But the same thing is happening further down the food chain, among players that don’t begin to have the deep pockets of the industry behemoths: many of them are still in “drill baby, drill” mode.

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Paul Martin, A Regulator Who Said No to Banks

Paul Martin, who was Canada’s finance minister before he became prime minister, is widely seen as implementing the policies that led Canada to get through the crisis virtually unscathed. This is the summary of Martin’s key actions as finance minister from INET: In general, Martin has received justifiable plaudits but often for the wrong thing. […]

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Bill Black: Dudley Do Wrong Rejects Being a “Cop” and Embraces “Foaming the Runways”

William Dudley, the President of the New York Fed, is not a stupid man. He is, however, wholly unfit to be a regulator. He has now admitted that publicly. It is time for him to return to Goldman Sachs so that he can be replaced by someone expressly chosen to be a vigorous regulator who will embrace the most critical function of a financial regulator – to be the tough “regulatory cop on the beat.”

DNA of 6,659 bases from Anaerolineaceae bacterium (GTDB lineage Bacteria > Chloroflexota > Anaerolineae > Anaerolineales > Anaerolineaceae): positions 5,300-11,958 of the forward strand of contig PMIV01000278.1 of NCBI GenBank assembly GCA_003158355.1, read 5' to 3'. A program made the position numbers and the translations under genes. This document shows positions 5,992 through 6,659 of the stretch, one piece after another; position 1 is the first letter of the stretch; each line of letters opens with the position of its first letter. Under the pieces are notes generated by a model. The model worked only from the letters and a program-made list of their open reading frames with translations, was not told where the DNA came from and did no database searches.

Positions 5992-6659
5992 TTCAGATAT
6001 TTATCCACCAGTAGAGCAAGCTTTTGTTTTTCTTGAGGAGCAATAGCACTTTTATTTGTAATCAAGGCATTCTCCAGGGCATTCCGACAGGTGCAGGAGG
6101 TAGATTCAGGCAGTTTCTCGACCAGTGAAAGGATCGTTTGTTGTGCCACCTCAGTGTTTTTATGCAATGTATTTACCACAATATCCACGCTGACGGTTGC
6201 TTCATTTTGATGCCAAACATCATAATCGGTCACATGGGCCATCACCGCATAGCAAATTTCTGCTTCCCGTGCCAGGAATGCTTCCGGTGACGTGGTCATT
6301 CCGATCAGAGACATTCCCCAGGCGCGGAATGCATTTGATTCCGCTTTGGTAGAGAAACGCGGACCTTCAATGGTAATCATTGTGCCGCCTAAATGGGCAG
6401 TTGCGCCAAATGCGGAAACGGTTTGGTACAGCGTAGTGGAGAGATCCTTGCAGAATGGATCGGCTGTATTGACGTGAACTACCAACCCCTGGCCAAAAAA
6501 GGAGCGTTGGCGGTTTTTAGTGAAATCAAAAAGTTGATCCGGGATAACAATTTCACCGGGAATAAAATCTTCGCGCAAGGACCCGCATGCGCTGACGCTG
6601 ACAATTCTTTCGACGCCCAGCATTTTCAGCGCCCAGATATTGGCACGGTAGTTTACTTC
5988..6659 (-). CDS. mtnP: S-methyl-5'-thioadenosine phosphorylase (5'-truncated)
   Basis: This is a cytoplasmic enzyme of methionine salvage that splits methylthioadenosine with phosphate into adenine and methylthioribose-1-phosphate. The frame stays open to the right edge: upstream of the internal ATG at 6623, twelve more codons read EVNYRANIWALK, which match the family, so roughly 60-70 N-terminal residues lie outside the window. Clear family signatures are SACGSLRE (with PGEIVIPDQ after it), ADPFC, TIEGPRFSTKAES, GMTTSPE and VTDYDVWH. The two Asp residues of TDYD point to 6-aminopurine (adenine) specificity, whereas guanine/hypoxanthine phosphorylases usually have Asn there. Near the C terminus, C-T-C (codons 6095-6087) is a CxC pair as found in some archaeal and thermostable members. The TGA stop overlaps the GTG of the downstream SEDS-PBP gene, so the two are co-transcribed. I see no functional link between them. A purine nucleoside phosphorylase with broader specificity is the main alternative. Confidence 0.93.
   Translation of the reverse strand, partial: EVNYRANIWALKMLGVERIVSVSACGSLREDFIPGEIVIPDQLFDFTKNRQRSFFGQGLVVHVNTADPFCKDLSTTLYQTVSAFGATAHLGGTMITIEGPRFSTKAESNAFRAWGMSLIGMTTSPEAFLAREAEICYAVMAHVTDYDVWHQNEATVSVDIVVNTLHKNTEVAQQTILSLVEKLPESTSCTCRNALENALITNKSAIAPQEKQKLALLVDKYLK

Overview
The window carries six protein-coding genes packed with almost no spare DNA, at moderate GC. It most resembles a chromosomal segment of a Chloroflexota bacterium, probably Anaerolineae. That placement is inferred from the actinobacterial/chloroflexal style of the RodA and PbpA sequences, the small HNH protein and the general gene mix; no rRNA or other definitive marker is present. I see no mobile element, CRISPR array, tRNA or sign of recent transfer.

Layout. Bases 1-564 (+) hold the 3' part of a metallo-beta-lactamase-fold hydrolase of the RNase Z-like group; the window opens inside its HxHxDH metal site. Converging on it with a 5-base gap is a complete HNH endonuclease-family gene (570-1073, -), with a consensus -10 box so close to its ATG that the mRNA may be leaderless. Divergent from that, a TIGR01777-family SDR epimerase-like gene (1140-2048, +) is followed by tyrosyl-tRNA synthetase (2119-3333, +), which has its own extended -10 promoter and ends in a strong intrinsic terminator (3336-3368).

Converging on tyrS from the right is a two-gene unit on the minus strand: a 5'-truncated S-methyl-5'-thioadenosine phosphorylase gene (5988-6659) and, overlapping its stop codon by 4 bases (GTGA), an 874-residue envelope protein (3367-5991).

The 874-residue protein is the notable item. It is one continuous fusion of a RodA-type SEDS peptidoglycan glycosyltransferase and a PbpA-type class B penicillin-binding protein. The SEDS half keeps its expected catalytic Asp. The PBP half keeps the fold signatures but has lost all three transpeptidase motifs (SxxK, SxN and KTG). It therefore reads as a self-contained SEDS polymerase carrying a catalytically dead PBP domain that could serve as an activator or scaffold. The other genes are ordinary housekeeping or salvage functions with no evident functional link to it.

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Elizabeth Warren Blasts New York Fed President William Dudley

This Elizabeth Warren grilling of New York Fed William Dudley over the revelations in tapes made by ex-New York Fed employee Carmen Segarra, is a bit more Socratic than her normal approach, presumably because she has more than the typical five minutes for questions. Don’t be deceived by her pacing.

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Bill Black: Why the New York Fed Isn’t Trustworthy

Yves here. Readers may recall that we criticized the New York Times’ reporting on an important story on a criminal investigation underway involving both Goldman and New York Fed employees. A Goldman employee who had worked at the New York Fed and his boss were fired because the ex-Fed staffer allegedly had obtained confidential bank supervisory information. A New York Fed employee was also fired immediately after the Goldman terminations. The piece was composed as if the intent was to be as uninformative as possible and still meet the Grey Lady’s writing standards. Readers were left in the dark as to where the two Goldman employees fit in the organization and what the sensitive information was.